India has a well-established statutory, administrative and judicial framework for criminal trials. Indian Penal laws are primarily governed by 3 Acts
- The Code of Criminal Procedure, 1973 (Cr.P.C.);
- The Indian Penal Code, 1960 (IPC);
- The Indian Evidence Act, 1872 (IEA).
Cr.P.C. is a comprehensive and exhaustive procedural law for conducting a criminal trial in India, incuding the manner for collection of evidence, examination of witnesses, interrogation of accused, arrests, safeguards and procedure to be adopted by Police and Courts, bail, process of criminal trial, method of conviction, and the rights of the accused for a fair trial. The procedure for a criminal trial in India, is primarily, except as otherwise provided, governed by The Code of Criminal Procedure, 1973 (Cr.P.C.). IPC is the primary penal law of India, which is applicable to all offences, except as may be provided under any other law in India. IEA is a detailed treaty on the law of “evidence”, which can be tendered in trial, manner of production of the evidence in trial, and the evidentry value, which can be attached to such evidence. IEA also deals with the judicial presumtions, expert and scientific evidence. There are certain other laws, which have been enacted to deal with criminality in special circumstances.
It is also important to note that India follows the adversarial system, where generally the onus of proof is on the State (Prosecution) to prove the case against the accused, and until and unless the allegation against the accused are proved beyond reasonable doubt, the accused is presumed to be innocent. In certain exceptional cases, which may relate to terrorism, etc., the onus of proof has been put on the accused person, who claims to be not guilty.
India has a highly developed criminal jurisprudence and prosecution system, supported by judicial precedents, however, there may be certain issues or concerns relating to the execution of the same by Police and implementation by Judiciary. The courts in India, particularly High Courts and Supreme Court have been proactively guarding the rights of the accused. Even Article 21 of the Constituion of India has been interpreted in a highly dynamic manner to protect the rights, life and liberty of the citizens, by also incorporating the principles of natural justice.
By the flowchart hereinbelow, an attempt is being made to make the reader briefly understand the process of criminal investigation and trial in India, as a lot of foreign companies and Ex-pats are coming to India, and due to unfortunate circumstances, they may, at times find themselves embroiled in unnecessary criminal cases.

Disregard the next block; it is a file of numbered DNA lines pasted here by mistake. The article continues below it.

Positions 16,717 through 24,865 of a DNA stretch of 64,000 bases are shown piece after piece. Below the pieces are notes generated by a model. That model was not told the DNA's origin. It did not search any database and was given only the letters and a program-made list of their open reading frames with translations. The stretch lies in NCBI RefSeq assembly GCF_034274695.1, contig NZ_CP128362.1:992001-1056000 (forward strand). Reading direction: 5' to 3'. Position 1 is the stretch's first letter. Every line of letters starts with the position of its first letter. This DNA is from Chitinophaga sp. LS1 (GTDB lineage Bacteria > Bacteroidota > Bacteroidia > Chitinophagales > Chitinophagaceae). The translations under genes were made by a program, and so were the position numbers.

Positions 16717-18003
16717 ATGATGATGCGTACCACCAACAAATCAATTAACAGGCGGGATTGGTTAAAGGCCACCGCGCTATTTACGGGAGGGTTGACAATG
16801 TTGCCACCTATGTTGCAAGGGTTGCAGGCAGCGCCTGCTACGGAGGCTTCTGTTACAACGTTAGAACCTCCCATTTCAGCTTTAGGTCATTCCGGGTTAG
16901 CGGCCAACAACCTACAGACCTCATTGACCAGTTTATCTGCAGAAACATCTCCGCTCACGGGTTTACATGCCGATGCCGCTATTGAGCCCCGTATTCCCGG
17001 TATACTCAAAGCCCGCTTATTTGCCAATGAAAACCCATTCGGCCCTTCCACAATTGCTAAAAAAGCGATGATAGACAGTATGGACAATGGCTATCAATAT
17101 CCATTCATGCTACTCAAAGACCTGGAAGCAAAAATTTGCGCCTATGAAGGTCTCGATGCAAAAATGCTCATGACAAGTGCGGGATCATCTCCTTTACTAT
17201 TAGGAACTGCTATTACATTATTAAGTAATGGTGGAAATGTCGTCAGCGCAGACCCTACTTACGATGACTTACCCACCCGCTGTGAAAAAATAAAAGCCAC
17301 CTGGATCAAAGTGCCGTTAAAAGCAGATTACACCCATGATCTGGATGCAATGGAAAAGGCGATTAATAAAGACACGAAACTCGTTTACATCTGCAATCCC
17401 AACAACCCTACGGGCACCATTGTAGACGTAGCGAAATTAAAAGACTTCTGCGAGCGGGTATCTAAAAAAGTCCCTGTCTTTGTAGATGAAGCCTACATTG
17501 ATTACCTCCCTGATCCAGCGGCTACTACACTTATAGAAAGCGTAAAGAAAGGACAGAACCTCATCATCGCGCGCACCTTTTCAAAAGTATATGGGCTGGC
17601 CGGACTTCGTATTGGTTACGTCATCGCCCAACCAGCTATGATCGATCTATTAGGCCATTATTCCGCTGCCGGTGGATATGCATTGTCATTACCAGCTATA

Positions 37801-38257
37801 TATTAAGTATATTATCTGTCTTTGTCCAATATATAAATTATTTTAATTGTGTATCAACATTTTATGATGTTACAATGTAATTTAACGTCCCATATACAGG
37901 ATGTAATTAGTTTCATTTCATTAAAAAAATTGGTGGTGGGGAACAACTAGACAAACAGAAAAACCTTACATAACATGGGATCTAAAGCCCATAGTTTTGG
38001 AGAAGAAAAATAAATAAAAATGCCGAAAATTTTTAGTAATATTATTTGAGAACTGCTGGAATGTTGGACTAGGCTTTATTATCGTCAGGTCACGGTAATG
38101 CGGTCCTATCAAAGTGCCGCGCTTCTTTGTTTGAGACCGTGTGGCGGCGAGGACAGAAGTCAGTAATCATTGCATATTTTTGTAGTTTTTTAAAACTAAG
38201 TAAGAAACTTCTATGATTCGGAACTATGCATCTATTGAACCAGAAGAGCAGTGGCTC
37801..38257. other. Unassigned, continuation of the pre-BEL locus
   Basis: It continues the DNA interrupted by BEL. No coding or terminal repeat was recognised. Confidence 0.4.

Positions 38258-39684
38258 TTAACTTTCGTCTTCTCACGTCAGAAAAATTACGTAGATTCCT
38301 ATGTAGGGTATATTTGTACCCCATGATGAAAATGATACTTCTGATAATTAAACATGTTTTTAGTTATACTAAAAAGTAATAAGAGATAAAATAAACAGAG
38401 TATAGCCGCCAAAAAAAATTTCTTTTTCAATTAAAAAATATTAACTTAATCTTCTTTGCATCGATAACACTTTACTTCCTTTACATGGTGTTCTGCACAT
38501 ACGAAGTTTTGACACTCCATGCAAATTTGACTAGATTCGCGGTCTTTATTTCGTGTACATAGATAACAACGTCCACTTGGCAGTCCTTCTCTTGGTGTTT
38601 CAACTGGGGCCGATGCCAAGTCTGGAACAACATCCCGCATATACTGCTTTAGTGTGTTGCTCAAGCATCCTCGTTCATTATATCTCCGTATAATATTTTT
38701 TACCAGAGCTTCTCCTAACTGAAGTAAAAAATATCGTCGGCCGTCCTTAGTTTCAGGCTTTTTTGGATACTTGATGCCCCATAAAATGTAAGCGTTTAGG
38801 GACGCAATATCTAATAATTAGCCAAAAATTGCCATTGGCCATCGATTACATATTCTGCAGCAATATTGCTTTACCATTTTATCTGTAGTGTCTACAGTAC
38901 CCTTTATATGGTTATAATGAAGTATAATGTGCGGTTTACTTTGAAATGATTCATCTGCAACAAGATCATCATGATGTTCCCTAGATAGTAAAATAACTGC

To appreciate the process of Indian criminal law, it is necessary that to understand following important terminology:
1. Bailable Offence, means an offence, which has been categorized as bailable, and in case of such offence, bail can be claimed, subject to fulfillment of certain conditions, as a matter of right under Section 436 of the Cr.P.C. In case of bailable offences, the Police is authoised to give bail to the accused at the time of arrest or detention.
2. Non-bailable Offence, means an offence in which the bail cannot be granted as a matter of right, except on the orders of a competent court. In such cases, the accused can apply for grant of bail under Section 437 and 439 of the Cr.P.C. It is important to note that the grant of bail in a non-bailable offence is subject to judicial discretion of the Court, and it has been mandated by the Supreme Court of India that “Bail, not Jail” should be the governing and guiding principle.
3. Anticipatory Bail, under Section 438 of the Cr.P.C., means that a person who apprehends arrest on a wrong accusation of committing a non-bailable offence, can apply before a competent court for a direction to police to immediately release such a person on bail in the event of arrest. However, the grant of anticipatory bail is discretionary and dependant on the nature and gravity of accusations, the antecedents of the applicant and the possibility of the applicant fleeing from justice.
4. Cognizable Offence/case, has been defined under Section 2 (c) of Cr.P.C., as an offence/case in which a Police Office can arrest without a warrant.
5. Non-cognizable Offence/case, has been defined under Section 2 (l) of Cr.P.C., as an offence/case in which a Police Officer has no authority to arrest without a warrant.
6. Whether an offence/case is bailable or not bailable, and cognizable or non-cognizable, has been qualified under the 1st Table of the 1st Schedule of Cr.P.C., which relate to the offences under IPC.
7. F.I.R (first information report), is formal recordal of a complaint, by police in case of commission of a cognizable offence, and can be considered as a first step in the process of the investigation of a cognizable offence by Police.
8. The criminal investigation process and prosecution mechanism in India, can be started in any of the following manner:
a. On complaint /reporting /knowledge of the commission of a cognizable offence, any police officer, even without the orders of a Magistrate, can investigate the cognizable case. [Section 156 (1) of the Cr.P.C.]
b. In case of failure or inaction of a police officer to investigate a cognizable offence, a criminal complaint can be filed before a Magistrate under Section 190 of Cr.P.C., for taking cognizance of such offence, and on such complaint, the Magistrate himself can take cognizance of the case and do the enquiry, or in the alternative under Section 156 (3) of the Cr.P.C., order Police to register an F.I.R and investigate the offence.
c. In case of non-cognizable offence, Police is not obliged to investigate, and the judicial process can be started by filing a criminal complaint before the competent court, under Section 190 of the Cr.P.C.